Lyrical and terse, funny and tragic—a marvelous addition to the McGregor canon.


A storm, a stroke, a death—this Antarctic expedition leaves a traumatic aftermath.

Robert “Doc” Wright, a 33-year veteran of Antarctic expeditions, couldn’t have picked a worse time and place to have a stroke. Not only is he at a remote research station in Antarctica—“the nearest humans are about three hundred miles away. And they’re Russian”—he and his two inexperienced teammates are outside, far from shelter, and physically separate from one another when the storm begins. Why? Because one of the researchers wants to take some pictures, and they’ve separated in order to get the right shots: “Without someone in the frame there was no way to capture the scale of this place.” Confused, debilitated, embarrassed to call for help and admit that he’s let such a dangerous situation arise, Doc finds himself ultimately unable to save the life of one of the young researchers for whom he’s responsible. Another writer might have kept us in Antarctica, in the storm, sitting with these slender humans as they shiver and grimace against the enormity of nature. But not McGregor. In previous books like Reservoir 13 (2017) and The Reservoir Tapes (2018), McGregor has shown himself less interested in the immediate participants of tragedy than in the ripples such tragedies sew across the communities in which they transpire. Here, though McGregor relates much of the gripping event in question, he ultimately leaves Antarctica behind, turning his attention to Doc’s wife, Anna, a climate change researcher who has long since tired of her husband’s passion for the Antarctic and the annual absences that come with it. With Robert incapacitated by his stroke, Anna is suddenly thrust into the role of reluctant caregiver, helping him stand up, helping him dress himself, and ultimately trying to help him tell the story—to himself and to her—of what exactly happened down there, in Antarctica, in the blowing snow. Though its ending is only moderately successful (for some readers it may feel a bit too neat), this is nonetheless a quiet, beautiful novel that’s at once deeply sad and wryly funny.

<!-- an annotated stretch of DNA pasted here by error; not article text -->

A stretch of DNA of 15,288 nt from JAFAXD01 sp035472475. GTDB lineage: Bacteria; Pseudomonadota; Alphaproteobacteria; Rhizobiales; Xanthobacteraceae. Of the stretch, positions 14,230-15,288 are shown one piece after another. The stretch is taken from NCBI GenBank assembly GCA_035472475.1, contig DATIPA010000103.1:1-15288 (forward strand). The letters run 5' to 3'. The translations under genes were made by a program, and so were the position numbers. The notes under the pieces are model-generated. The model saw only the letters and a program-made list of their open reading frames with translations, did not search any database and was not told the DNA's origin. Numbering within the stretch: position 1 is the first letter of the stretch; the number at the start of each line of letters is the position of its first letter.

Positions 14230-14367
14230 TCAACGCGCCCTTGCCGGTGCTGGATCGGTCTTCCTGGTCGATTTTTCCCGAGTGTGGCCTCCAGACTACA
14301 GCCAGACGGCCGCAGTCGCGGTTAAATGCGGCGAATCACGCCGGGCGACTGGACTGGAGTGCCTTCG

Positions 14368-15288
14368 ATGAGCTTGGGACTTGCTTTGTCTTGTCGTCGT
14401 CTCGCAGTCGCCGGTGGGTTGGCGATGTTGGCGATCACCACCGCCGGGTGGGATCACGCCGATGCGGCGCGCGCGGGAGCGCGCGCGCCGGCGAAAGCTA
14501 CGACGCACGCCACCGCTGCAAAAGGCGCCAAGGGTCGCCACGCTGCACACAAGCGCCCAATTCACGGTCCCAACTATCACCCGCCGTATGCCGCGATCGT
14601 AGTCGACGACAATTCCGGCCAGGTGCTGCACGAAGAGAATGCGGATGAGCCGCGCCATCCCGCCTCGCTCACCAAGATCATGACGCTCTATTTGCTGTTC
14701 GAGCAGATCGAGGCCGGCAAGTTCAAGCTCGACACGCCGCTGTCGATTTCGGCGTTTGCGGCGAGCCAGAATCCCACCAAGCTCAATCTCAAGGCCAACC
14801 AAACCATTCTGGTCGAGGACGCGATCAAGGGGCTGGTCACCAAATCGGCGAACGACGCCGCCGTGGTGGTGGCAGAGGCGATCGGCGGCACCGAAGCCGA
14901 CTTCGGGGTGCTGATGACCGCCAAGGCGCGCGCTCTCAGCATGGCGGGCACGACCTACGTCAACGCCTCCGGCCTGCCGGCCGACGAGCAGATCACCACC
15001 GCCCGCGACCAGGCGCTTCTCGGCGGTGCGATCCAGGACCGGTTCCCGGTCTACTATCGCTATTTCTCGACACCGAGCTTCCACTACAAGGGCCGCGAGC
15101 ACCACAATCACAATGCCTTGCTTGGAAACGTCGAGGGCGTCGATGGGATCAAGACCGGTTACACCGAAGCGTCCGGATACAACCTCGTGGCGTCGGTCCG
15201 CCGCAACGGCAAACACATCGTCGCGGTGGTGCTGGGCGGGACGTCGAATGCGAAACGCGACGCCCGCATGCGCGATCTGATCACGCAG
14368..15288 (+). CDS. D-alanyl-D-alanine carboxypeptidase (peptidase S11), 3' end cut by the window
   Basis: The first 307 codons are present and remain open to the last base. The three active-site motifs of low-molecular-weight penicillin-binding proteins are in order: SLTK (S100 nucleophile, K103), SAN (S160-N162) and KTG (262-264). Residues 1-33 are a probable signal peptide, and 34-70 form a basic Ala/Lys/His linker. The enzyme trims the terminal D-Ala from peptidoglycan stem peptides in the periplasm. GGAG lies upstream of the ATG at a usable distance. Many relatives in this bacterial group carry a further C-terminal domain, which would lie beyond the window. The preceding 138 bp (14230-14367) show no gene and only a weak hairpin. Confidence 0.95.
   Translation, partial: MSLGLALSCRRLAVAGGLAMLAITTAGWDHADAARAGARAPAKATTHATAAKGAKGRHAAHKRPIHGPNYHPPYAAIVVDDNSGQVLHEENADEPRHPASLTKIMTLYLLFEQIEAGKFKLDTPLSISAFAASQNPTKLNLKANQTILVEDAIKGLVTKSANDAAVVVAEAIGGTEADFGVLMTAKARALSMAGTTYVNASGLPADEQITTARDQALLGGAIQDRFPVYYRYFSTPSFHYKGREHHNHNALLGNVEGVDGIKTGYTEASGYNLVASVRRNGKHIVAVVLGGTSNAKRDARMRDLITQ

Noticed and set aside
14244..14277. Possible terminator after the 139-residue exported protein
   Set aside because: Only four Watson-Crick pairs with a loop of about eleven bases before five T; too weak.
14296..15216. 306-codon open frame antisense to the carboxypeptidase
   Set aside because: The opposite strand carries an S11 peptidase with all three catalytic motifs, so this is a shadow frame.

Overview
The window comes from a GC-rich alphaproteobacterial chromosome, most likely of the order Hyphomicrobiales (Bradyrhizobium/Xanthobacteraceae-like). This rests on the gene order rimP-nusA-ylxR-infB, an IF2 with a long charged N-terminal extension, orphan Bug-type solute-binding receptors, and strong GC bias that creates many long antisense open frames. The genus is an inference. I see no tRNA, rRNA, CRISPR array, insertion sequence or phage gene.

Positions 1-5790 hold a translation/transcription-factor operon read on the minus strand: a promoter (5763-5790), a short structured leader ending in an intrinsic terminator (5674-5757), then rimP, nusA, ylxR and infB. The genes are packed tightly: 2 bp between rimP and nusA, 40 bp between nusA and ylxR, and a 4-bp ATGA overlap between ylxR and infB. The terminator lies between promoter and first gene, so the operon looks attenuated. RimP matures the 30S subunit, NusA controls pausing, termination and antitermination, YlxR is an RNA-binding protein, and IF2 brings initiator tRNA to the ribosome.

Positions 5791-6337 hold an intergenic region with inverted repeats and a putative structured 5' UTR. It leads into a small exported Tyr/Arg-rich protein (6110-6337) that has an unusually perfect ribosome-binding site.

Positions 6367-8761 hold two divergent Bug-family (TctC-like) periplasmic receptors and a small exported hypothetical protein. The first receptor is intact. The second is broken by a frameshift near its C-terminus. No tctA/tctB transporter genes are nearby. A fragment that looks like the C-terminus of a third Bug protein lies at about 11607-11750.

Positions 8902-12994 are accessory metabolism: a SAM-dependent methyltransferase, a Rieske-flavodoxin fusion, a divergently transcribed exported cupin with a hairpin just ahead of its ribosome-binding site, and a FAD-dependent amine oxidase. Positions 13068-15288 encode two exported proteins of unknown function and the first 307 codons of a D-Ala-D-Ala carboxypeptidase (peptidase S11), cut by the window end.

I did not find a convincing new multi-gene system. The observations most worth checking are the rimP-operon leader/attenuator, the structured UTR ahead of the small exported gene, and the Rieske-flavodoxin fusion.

Lyrical and terse, funny and tragic—a marvelous addition to the McGregor canon.

Pub Date: Sept. 21, 2021